More and more businesses in the IT industry are on the lookout for solutions to make their applications run smoothly and securely. In this search for better performance, many of them decide to migrate away from traditional IT set-ups to the cloud. A common practice to this is component containerization, a technology that heavily influences the future of cloud computing and IaaS businesses offering cloud services. Containers are inevitably becoming a popular way to speed and simplify app deployment, especially at companies that embrace DevOps methodologies.
Containerization, also known as operating-system-level virtualization provides the ability to run multiple isolated containers on the same Kernel. That is, on the same operating system that controls everything inside the system. It brings a lot of flexibility in terms of managing application deployment.
Deploying a few containers is not a difficult task. It can be done by means of a simple tool for defining and running multi-container Docker applications like Docker Compose. Doing it manually via command line interface is also a solution.
Since the container ecosystem moves fast it is challenging for developers to stay up-to-date with what is possible in the container environment. It’s usually in the production system where things get more complicated as mature architecture can consist of hundreds or thousands of containers. But then again, it’s not the deployment of such swarm that’s the biggest challenge. What’s even more confusing is the quality of our system called High Availability. In other words, it is when multiple instances of the same container must be distributed across nodes available in the cluster. The type of the application that lives in a particular container that dictates the distribution algorithm that should be applied. Once the containers are deployed and distributed across the cluster, we encounter another problem: the system behavior in the presence of node failure. Luckily enough, modern solutions provide a self-healing mechanism. Therefore, if a node hits the capacity limits or its down issues, the container will be redeployed on a different node to ensure stability. With that said, managing multiple containers without a sophisticated tool is almost impossible. This sophisticated tool is known as a container orchestrator. Companies have many options when it comes to platforms for running containers. Deciding which one is the best for a particular organization can be a challenging task itself. There are plenty of solutions on the market among which the most popular one is Kubernetes .
Kubernetes is the open source container platform first released by Google in 2014. Kubernetes, translated from Ancient Greek means “Helmsman”. The whole idea behind this open-source project was based on Google’s experience of running containers at an enormous scale. The company uses Kubernetes for the Google Container Engine (GKE), their own Container as a Service (CaaS). And it shouldn’t be a surprise to anyone that numerous other platforms out there such as IBM Cloud, AWS or Microsoft Azure support Kubernetes. The tool can manage the two most popular types of containers – Docker & Rocket. Moreover, it helps organize networking, computing and storage – three nightmares of the microservice world. Its architecture is based on two types of nodes – Master and Minion as shown below:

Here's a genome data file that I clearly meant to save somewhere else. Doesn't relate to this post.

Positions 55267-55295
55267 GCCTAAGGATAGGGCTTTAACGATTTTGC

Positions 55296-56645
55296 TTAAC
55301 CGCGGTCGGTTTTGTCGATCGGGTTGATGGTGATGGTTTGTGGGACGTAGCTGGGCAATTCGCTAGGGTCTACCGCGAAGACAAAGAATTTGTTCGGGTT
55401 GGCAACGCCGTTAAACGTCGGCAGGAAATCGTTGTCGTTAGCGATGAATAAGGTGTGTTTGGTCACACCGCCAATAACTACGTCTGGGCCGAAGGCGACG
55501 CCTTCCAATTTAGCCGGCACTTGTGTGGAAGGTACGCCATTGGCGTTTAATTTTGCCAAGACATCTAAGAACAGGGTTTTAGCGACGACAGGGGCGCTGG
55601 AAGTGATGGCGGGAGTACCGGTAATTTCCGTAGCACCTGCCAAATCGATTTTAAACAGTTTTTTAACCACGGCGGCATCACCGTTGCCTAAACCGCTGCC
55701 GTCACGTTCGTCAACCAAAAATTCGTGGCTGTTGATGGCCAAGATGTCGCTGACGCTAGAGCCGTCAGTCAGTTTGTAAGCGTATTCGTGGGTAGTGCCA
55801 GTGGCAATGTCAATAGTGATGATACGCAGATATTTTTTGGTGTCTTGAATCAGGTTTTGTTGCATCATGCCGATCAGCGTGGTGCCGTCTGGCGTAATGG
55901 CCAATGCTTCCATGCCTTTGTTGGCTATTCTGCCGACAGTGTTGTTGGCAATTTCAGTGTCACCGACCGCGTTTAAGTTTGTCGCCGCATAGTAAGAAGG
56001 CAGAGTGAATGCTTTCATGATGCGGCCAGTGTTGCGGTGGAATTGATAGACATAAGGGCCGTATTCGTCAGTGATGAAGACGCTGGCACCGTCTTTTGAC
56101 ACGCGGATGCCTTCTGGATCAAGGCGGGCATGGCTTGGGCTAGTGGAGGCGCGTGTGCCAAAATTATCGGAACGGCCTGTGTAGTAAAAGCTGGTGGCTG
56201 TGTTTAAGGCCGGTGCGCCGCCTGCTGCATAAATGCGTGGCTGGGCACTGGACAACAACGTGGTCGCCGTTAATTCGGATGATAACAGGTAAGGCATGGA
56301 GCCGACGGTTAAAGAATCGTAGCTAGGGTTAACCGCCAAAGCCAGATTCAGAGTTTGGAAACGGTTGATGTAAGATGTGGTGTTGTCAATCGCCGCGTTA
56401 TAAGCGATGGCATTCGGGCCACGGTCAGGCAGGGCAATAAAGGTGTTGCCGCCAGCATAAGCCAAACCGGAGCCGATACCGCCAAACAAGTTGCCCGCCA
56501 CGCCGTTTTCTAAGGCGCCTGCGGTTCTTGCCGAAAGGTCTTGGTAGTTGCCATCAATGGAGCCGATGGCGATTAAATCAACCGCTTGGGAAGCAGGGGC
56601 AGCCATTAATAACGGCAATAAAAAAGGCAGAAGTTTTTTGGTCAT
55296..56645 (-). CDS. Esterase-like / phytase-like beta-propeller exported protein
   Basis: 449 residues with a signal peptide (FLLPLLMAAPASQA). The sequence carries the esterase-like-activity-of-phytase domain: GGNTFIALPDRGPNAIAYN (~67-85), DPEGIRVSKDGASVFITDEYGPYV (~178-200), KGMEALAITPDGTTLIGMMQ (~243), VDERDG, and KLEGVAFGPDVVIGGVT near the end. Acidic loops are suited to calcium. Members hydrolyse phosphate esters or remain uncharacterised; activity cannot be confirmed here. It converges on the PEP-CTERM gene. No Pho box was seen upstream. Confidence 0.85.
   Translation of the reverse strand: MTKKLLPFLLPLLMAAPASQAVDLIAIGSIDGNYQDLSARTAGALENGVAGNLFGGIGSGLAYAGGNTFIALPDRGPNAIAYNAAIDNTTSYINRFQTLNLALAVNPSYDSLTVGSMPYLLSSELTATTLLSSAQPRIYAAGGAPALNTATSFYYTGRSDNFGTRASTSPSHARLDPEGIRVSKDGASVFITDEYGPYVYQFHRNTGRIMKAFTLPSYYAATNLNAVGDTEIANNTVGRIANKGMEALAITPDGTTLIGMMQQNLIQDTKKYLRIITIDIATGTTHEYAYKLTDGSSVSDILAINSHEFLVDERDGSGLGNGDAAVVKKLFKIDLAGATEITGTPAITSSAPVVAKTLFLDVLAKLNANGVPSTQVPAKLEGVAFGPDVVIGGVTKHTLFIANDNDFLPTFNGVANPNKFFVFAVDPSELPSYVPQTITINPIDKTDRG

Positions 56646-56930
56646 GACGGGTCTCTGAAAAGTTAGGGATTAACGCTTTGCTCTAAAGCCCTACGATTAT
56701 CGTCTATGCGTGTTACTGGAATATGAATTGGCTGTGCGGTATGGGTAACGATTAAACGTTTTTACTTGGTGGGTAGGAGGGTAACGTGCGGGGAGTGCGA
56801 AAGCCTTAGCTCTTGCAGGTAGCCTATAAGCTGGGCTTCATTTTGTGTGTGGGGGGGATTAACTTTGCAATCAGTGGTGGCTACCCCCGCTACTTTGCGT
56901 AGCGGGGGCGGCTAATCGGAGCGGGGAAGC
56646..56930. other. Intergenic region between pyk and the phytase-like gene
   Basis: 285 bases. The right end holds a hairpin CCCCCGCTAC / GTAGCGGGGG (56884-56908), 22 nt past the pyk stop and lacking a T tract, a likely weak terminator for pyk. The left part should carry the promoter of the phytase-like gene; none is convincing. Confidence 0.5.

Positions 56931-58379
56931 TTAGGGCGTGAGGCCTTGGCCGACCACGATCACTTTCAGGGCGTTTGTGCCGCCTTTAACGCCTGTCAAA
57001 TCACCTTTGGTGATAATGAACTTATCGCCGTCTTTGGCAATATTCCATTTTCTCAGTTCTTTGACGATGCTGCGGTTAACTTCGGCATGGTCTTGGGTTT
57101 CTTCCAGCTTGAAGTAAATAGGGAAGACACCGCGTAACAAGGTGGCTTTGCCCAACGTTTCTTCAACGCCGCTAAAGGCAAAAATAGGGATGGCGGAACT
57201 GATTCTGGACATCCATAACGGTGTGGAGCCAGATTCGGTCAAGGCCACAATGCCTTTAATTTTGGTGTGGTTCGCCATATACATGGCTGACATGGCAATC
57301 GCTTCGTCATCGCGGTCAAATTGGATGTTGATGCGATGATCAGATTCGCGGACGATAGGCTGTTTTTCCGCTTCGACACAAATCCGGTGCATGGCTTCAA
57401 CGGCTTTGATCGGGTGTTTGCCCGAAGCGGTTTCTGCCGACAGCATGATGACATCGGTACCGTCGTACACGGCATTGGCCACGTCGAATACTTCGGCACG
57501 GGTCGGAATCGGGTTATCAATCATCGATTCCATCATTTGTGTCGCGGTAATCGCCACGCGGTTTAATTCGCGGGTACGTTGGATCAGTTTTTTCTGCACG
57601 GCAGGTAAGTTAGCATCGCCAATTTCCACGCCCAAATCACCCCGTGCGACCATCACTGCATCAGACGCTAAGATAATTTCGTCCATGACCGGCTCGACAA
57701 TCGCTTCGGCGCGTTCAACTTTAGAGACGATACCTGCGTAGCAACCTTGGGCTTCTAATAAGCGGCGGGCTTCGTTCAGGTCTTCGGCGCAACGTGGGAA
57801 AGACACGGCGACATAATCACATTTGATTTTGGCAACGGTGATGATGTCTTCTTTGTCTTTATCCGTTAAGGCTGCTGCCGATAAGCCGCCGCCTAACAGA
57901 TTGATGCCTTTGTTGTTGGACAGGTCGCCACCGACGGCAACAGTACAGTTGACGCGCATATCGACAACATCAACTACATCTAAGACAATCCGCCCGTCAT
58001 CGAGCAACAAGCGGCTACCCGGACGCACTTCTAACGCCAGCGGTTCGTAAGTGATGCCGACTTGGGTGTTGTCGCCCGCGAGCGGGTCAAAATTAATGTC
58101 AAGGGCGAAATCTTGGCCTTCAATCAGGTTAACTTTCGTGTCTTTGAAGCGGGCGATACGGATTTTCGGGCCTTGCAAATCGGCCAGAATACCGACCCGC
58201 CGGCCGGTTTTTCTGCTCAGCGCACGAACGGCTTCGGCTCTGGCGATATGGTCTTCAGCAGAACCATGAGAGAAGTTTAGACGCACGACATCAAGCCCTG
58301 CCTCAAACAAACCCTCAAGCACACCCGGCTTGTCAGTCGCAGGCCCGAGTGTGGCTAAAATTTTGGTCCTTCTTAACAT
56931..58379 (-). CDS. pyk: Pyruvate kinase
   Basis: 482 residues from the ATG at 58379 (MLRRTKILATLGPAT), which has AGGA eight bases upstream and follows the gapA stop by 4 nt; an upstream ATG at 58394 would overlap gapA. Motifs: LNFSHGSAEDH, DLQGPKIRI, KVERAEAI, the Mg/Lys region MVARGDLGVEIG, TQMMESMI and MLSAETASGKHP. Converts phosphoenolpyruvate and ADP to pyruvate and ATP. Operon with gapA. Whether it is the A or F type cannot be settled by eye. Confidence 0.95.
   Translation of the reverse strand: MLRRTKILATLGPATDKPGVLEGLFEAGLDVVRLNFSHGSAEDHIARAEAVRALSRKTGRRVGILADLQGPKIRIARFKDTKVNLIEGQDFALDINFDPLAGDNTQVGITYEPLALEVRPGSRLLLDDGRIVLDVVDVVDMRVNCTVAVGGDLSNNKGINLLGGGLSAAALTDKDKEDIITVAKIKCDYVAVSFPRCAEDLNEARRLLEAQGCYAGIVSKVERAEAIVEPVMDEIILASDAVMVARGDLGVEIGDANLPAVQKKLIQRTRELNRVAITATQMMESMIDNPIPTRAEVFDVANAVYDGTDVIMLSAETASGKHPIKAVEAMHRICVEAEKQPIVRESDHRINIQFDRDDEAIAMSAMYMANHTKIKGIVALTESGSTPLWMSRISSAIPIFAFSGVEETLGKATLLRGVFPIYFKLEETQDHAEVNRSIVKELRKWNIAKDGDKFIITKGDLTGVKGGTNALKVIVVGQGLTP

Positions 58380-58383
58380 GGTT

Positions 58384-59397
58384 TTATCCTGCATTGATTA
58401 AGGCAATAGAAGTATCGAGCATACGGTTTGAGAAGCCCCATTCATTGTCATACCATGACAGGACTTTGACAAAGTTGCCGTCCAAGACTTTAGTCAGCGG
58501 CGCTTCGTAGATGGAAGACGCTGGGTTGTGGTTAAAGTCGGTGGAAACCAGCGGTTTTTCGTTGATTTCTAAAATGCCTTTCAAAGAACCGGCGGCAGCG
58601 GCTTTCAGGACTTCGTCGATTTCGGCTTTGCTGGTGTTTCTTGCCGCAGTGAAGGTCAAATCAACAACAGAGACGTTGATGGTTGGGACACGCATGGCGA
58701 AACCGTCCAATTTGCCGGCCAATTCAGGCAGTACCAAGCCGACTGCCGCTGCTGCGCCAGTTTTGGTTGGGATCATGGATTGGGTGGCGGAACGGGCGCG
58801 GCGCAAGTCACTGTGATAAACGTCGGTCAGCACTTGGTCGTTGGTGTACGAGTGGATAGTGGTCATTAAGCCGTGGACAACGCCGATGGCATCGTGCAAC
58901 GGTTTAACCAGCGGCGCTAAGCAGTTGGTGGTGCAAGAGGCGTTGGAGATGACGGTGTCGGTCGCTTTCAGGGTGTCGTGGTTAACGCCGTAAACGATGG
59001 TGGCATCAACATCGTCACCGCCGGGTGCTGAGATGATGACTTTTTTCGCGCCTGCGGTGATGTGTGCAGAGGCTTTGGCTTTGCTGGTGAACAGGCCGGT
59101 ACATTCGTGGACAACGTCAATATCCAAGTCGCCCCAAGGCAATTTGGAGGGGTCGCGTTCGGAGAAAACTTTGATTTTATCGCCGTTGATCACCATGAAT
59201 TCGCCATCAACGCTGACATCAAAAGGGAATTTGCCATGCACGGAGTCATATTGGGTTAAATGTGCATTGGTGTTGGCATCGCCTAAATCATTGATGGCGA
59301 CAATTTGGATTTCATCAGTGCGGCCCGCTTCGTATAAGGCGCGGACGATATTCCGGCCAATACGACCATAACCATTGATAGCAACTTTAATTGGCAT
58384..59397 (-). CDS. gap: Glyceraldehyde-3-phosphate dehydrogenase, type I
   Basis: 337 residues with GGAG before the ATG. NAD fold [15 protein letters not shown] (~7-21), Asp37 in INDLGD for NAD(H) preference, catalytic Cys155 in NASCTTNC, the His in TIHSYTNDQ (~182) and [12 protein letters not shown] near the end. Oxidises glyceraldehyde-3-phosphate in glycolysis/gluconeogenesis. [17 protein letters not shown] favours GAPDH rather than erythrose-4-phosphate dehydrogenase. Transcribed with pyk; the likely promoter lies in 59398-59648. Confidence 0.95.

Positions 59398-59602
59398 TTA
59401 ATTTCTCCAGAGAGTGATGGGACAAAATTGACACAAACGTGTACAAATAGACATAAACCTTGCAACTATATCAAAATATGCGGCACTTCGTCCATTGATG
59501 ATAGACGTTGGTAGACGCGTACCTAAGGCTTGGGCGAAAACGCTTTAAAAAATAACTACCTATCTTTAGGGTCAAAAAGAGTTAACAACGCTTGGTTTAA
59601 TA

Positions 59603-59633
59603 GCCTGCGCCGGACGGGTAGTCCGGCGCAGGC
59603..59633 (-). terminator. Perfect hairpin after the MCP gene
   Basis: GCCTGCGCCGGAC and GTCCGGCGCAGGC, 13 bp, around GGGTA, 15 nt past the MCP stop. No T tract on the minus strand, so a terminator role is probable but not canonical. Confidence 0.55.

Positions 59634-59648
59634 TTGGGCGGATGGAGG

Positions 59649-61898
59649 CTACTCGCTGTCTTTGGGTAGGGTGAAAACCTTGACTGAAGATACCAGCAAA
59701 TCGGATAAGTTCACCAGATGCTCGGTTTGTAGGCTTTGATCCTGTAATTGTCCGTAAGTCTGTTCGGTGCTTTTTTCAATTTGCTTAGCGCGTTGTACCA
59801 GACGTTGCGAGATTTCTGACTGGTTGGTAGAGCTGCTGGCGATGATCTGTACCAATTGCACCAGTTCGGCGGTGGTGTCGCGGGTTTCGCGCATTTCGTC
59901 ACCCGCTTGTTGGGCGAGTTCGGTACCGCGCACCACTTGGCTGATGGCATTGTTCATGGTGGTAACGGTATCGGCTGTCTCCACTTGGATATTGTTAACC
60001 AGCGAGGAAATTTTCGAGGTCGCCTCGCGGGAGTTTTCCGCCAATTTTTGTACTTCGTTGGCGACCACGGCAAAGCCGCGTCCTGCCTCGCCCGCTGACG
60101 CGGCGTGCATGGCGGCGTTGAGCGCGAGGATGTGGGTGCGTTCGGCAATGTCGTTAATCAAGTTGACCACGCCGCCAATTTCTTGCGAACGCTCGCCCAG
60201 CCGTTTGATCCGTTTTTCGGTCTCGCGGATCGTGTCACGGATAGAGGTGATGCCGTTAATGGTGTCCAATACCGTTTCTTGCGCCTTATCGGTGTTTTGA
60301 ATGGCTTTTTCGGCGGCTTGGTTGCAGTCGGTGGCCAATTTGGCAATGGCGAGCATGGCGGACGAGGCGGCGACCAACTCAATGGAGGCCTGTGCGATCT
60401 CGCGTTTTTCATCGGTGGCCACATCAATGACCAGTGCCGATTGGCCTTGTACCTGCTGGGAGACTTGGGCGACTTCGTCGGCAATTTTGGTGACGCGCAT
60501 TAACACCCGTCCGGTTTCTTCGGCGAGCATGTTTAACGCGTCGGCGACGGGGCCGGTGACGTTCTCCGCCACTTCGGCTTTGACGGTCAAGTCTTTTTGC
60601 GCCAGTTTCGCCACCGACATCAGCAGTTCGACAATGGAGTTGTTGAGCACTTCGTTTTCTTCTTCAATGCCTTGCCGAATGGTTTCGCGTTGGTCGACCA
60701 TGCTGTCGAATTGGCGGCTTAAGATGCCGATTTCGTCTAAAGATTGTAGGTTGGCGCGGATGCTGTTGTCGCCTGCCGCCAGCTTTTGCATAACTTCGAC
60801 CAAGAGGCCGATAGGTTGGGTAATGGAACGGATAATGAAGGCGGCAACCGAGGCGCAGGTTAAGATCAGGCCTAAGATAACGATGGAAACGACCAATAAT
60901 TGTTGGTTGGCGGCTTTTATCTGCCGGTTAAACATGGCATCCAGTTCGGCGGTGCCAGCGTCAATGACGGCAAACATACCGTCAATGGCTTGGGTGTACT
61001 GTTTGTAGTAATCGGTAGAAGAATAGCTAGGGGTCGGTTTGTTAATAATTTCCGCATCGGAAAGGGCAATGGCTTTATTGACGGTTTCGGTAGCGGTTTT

- API Server – entry point for REST commands. It processes and validates the requests and executes the logic.
- Scheduler – it supports the deployment of configured pods and services onto the nodes.
- Controller Manager – uses an apiserver to control the shared state of the cluster and makes changes if necessary.
- ETCD Storage – key-value store used mainly for shared configuration and service discovery.
- Kubelet – receives the configuration of a pod from the apiserver and makes sure that the right containers are running. It also communicates with the master node.
- cAdvisor – (Container Advisor) it collects and processes information about each running container. Most importantly, it helps container users understand the resource usage and performance characteristics of their containers.
- Kube - Proxy – runs on each node. It manages the networking routing for TCP (Transmission Control Protocol) and UDP (User Datagram Protocol) packets which are used for sending bits of data.
- Pod – the fundamental element of the architecture, a group of containers that, in a non-containerized setup, would all run on a single server.
A Pod provides abstraction of the container and makes it possible to group them and deploy on the same host. The containers that are in the same Pod share a network, storage and a run specification. Every single Minion Node runs a kubelet agent process which connects it to the Master Node as well as a kube-proxy which can do simple TCP and UDP stream forwarding. The Kubernetes architecture model assumes that Pods can communicate with other Pods, regardless of which host they land on. Besides, they also have a short lifetime: they’re created, destroyed and then created again depending on the server. Connectivity can be implemented in various methods (kube-router, L2 network etc.). In many cases, a simple overlay network based on a Flannel is a sufficient solution.
As a company with years of experience in the cloud evolution, we advise enterprises to think even up to ten years into the future when choosing the right platform. It all depends on where they see technology heading. Hopefully, this summary will help you understand the fundamentals of component containerization, the Kubernetes architecture and, in the end, make the right decision. - sumologic.com